Duneland’s goal to develop the ecovillage is achieved on the Magic Triangle (MT). We call the Magic Triangle “the jewel in the crown” as it completes The Park Ecovillage by connecting the Central area with Pineridge and Cullerne and places the Universal Hall in the heart of the village.

Long before the land actually belonged to the community it was perceived as an essential part of The Park and there was great faith that eventually it would be part of it and allow an integral development of the ecovillage to be completed.

This dream came one step closer when in 1997 the Wilkie Estate was offered to the community and Duneland Ltd. was set up to buy the land. Now with the development of housing on the MT this dream is becoming reality.

The MT is largely a brown field site left over from WWII when the RAF extended its runways into the dunes to disperse the planes in case of an attack. This resulted in extensive concrete areas as well as disturbed ground that was quarried when the runways were built. In the scars heathers and lichens create a beautiful natural cover amongst gorse and increasing tree regeneration.

A 3D fly-over shows the extent and contours of the MT.

The first step is East Whins, a developer-led co-housing cluster of 25 homes that will be built in 2012. There will be 10 two-bedroom houses, 3 three-bedroom houses and 12 two-bedroom flats. Download Architects brochure.

Eco features

–   Terraced design

  • Using land sparingly – reducing built-up  areas
  • Sharing walls
    • Saves building costs
    • More energy efficient
  • Facilitating co-housing concept

–   Solar design (show sun study diagrams)

  • All houses aligned to maximise passive solar gain
  • South/Southwest orientation
  • In rows
  • Sufficient distance between houses and from the woods
  • All houses with solar panels for hot water and possibly photovoltaics

–   Efficient Air Source Heat Pumps

  • Drawing energy from Findhorn Wind Park turbines.

–   Solid timber construction

  • Good thermal mass
  • Good sound insulation – particularly important between floors
  • Construction flexibility as wide span

Co-creation with Nature and the Community

–   Listening to the Land 1 and 2

  • Master plan
  • Relatively dense development on the brown field areas
  • Leaving near 50% of development land free of buildings

–   Natural and amenity areas

  • Fire pit
  • Dancing green
  • Power points and North axis
  • High dune ridge
  • Creating an opportunity for sensitive management of these areas by the community

–   Common land amongst the houses

  • In addition to small private gardens around each house
  • Nature of management to be determined by cluster residents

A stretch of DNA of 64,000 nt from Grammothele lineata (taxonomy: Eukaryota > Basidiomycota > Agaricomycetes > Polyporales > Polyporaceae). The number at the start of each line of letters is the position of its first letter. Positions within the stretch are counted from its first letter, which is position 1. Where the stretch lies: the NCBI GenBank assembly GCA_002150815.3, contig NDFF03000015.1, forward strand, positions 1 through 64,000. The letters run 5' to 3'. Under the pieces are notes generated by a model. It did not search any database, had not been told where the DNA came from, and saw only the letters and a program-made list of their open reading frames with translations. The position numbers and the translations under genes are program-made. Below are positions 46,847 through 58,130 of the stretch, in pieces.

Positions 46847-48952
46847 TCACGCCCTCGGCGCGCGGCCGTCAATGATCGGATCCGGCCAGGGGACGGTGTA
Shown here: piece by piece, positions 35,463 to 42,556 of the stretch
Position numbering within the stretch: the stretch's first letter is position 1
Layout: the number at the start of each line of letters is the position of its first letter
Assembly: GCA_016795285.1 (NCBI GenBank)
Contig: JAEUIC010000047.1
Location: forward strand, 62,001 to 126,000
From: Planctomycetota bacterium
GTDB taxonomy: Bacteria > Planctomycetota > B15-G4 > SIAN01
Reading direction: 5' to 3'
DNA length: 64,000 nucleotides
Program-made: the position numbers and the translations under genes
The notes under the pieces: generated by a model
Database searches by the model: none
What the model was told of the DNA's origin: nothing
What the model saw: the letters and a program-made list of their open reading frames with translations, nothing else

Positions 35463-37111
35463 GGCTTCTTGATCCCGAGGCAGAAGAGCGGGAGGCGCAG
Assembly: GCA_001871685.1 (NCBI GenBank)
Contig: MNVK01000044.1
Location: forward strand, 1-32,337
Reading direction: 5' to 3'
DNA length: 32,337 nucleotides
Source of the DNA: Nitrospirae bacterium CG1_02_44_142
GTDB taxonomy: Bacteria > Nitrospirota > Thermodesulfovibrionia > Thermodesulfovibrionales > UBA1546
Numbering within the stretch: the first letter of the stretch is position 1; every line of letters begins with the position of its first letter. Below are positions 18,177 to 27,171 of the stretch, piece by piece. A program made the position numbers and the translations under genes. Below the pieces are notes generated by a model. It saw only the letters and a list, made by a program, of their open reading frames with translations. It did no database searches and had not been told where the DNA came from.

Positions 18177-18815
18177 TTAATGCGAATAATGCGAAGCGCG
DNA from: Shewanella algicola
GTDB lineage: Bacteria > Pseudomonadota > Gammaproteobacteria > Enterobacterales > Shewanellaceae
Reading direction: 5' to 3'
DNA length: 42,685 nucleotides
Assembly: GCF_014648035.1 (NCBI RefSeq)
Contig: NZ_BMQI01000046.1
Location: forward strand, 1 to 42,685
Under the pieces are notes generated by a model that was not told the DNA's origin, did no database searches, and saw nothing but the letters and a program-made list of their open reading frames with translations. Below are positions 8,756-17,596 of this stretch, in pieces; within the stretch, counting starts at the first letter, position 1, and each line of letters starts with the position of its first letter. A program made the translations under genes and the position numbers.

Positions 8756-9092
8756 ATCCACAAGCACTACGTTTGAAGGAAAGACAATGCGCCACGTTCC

• Options range from low impact dune gardens to an edible landscape following permaculture principles

Social integration

–   Developer-led co-housing

  • Lay-out supports co-housing principles
  • Collective facilities – common room, district heating system with biomass boiler, laundry, bike shed,  communal garden areas

–   Multi-generational

  • Ground floor flats in concept ideal for growing old gracefully in a  multi-generational context

–   Completion of eco village

  • Linking Cullerne, Pineridge and the central area
  • Putting the Universal Hall at the centre of the community rather than the edge
  • Providing much needed sustainable accommodation for residents

–   Mixed use concept

  • Integration of residential housing, small businesses and educational/community  facilities
  • This is a social concept taken for granted here in the community but treasured as a remedy to many modern problems by society at  large

Environmental responsibility

–    reduced car use – travel plan pdf


Affordability was one of the guiding principles for the development from the beginning. Our intention to create housing for community members already living here had to meet the reality that many core workers earn a minimum wage as they support charities and small local businesses. Access to capital and mortgages is limited for many. 8 units of the 40 planned for phase 1 could benefit from “planning gain” as Duneland as developer had to provide a subsidy. But we aim to provide more than that. We decided to develop 25 houses at once to create an economy of scale and appointed an architects firm with lots of experience working with housing associations here in Scotland. We are working with innovative models of housing cooperatives, fundraising campaigns and funding strategies that are based on inspiration and trust. Our sales strategy favors shareholders who have first right of refusal and then community members as we inform them first of any available properties. So far we have pre-sold all available units without any marketing done outwith the community. At this point Duneland Ltd is not speculating with house prices on the open market but offers fixed prices for pre-sale agreements that will be set according to the real costs incurred. The financing strategy in our current business plan is based solely on installments from the future buyers with the option of bank loans only as backstop. It speaks for the resounding support from the members of this community that all prospective buyers are very happy with these arrangements, with several even overpaying to help others with the schedule of payments as they need to sell their old home in order to raise the capital for their new one.